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This is the CEC archive of Psyche through 2000. Psyche is now published by Hindawi Publishing.

J. Scott Ralston.
Egg Guarding by Male Assassin Bugs of the Genus Zelus (Hemiptera: Reduviidae).
Psyche 84(1):103-107, 1977.

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Western Carolina University
Cullowhee, North Carolina 28723
Sporadic accounts of parental care of offspring in the Hemiptera- Heteroptera have appeared in the literature and are summarized by Hussey (1934) and Odhiambo (1959). In all but one or two of these cases only the female guards the brood; the only well documented exception is the reduviid Rhinocaris albopilosus in which only males guard the broods (Odhiambo, 1959). The present paper is a summary of observations on the form and function of brood guarding behavior of a reduviid species (Zelus sp.) in which males guard the brood. My observations were made during January and February 1975, in the vicinity of Cali, Colombia in a dry tropical forest zone (Espinal and Monte- negro, 1962). There the bugs are common in the outer branches of Pithecelobium duke (Leguminosae), a tree locally known as the "chiminango." During the course of this study I observed approx- imately 60 different males with broods.
Egg Structure and Placement
The cylindrical, dark brown eggs occur in tight masses, with about 5 to 15 eggs in each mass. The eggs are about 0.3 mm in diameter, about 1.2 mm long and are attached to a branch or leaf by one end. Each egg projects from the substrate at a right angle and is in direct contact with other eggs in the mass. Freshly laid eggs are brown with fine, cream-colored seals at their exposed ends. Older unhatched eggs have darker seals and are partly covered with a slimy substance. Hatched eggs lack the seal, which is broken as the nymph leaves the egg.
*Present address: Department of Biochemistry, N.C. State University, Raleigh, N.C. Manuscript received by the editor August 8, 1977.


104 Psyche
Brood Guarding Behavior
Generally the female deposits more than one egg mass in a sniall area and this appears to be the number of egg niasses a male will guard. I observed individual males guarding as few as one to as many as seven egg masses. The niale (body length 9-10 mni) usu- ally assumes a guarding position directly over the egg niasses or will stand not more than 3-4 cni from the nearest egg mass. Two simple tests were conducted to compare the behavior of guarding and non-guarding (not positioned near any egg mass) niales. In the first test, which may have simulated the approach of a large predator, I passed my hand within about 10 cni of each niale. Thirteen guarding niales were tested; one took flight and the others simply dodged to one side to avoid my hand. With re- peated passes of niy hand no escape behavior other than dodging was triggered. Seventeen non-guarding males were similarly tested: nine flew away; another five dodged to avoid niy hand at first but with one or two repeated passes they too flew away; the remaining three only dodged to avoid niy hand. In the process of grasping 44 guarding niales for marking or removal during another part of this study, I found that none took flight; the only reaction was to dodge my hand. Application of the chi-square test to these data shows that guarding males are significantly (p < 0.01) less likely to flee from a potential predator than are non-guarding males. The second test involved a model parasite made of a bit of black tape attached to the end of stiff nylon line on the end of a long hollow glass tube. I carefully presented the model parasite so that the male would only perceive the model. Of the ten guarding males tested, one avoided the model completely, one exhibited no reac- tion, and seven others readily attacked the model by grasping it with the forelegs. The attacks appeared especially aggressive when the model came close to the egg masses. The tenth male, which was about 7 cm from his egg masses, avoided the model when it was brought near him. However, when the model approached the egg masses the male was guarding, he rapidly moved to attack it. The non-guarding males were less ready to attack the model wasp. Of eight non-guarding males tested, only one readily attacked the model. Four males avoided the model parasite but when touched by it they did attack. The other three non-guarding males avoided the model completely. The chi-square test results show that there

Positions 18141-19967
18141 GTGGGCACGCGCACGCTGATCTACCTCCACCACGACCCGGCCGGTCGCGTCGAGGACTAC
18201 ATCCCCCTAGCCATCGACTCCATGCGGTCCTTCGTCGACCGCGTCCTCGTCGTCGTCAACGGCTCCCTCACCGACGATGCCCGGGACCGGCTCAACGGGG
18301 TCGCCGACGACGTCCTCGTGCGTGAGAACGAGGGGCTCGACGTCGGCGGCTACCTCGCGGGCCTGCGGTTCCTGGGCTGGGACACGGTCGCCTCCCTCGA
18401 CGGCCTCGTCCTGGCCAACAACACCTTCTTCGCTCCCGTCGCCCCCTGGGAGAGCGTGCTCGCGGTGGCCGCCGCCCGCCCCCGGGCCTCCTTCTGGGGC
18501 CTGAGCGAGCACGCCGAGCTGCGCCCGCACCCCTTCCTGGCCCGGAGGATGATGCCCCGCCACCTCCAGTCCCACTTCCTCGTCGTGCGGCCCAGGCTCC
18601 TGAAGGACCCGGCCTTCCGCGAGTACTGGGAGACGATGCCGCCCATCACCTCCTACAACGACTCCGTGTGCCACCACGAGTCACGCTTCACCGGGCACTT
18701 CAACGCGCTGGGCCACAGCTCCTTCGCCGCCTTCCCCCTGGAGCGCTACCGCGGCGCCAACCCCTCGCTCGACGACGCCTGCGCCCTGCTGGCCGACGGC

19771 Ralston - Egg Guarding by Zelus 105 was a significant (p< 0.01) difference between the guarding and non-guarding males in readiness to attack the model parasite. After hatching, the nymphs appeared to stay very close to the eggs and guardian male for several days (a maximum of seven days in one case). In one instance in the field I watched a male capture a small insect about 15-30 cm from the egg masses where the nymphs were gathered. He promptly returned to the nymphs with the insect and the nymphs fed on it. I attempted unsuccessfully to repeat this observation in the lab with a few males, several nymphs, and tiny insects. Dr. William Eberhard (personal communication) reports seeing recently (February 1977) a guarding male holding a prey with a cluster of nymphs gathered around apparently sucking the prey.